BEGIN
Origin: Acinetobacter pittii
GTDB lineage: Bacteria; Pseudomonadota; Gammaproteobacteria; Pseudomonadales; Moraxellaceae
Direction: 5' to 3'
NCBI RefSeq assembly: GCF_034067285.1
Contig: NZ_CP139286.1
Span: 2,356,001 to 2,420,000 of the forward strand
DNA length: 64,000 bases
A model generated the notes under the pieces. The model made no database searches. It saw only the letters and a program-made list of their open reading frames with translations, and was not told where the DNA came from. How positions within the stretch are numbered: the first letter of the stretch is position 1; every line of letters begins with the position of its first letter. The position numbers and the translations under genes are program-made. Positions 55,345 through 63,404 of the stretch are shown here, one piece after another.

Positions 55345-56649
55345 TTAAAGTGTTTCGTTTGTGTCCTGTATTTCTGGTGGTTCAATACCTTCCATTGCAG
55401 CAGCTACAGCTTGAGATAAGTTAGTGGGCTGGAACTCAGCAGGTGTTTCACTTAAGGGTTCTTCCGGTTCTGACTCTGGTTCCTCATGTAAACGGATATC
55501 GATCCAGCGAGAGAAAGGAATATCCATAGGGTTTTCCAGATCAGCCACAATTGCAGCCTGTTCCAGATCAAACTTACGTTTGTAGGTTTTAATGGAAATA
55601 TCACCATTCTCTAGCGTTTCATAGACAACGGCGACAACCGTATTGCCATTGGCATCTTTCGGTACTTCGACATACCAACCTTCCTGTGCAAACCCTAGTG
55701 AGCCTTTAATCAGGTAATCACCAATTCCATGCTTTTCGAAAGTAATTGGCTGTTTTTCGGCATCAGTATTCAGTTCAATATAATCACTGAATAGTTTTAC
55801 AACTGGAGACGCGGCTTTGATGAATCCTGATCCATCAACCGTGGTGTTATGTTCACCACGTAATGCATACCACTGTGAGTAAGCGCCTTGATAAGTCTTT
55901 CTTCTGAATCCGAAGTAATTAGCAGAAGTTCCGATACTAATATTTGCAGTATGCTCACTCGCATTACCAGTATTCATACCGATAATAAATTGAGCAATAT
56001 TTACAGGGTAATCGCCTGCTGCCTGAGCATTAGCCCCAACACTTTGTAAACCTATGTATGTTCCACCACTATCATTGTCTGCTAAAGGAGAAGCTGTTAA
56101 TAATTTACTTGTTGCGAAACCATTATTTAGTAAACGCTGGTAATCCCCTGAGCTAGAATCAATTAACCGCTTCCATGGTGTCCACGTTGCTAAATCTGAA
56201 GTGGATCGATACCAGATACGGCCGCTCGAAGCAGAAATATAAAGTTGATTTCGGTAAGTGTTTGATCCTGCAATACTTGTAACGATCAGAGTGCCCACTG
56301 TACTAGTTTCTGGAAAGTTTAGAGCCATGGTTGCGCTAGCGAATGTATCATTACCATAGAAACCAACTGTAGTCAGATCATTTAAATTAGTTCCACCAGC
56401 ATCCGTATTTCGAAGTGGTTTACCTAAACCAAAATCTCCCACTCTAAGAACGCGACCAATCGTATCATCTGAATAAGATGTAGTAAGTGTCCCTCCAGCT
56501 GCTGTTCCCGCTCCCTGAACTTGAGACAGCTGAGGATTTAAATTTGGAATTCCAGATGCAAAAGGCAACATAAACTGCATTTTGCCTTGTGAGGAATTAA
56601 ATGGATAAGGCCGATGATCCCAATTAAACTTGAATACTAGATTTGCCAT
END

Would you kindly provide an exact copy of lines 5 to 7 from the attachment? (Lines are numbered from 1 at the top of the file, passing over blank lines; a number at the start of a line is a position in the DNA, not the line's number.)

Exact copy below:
Contig: NZ_CP139286.1
Span: 2,356,001 to 2,420,000 of the forward strand
DNA length: 64,000 bases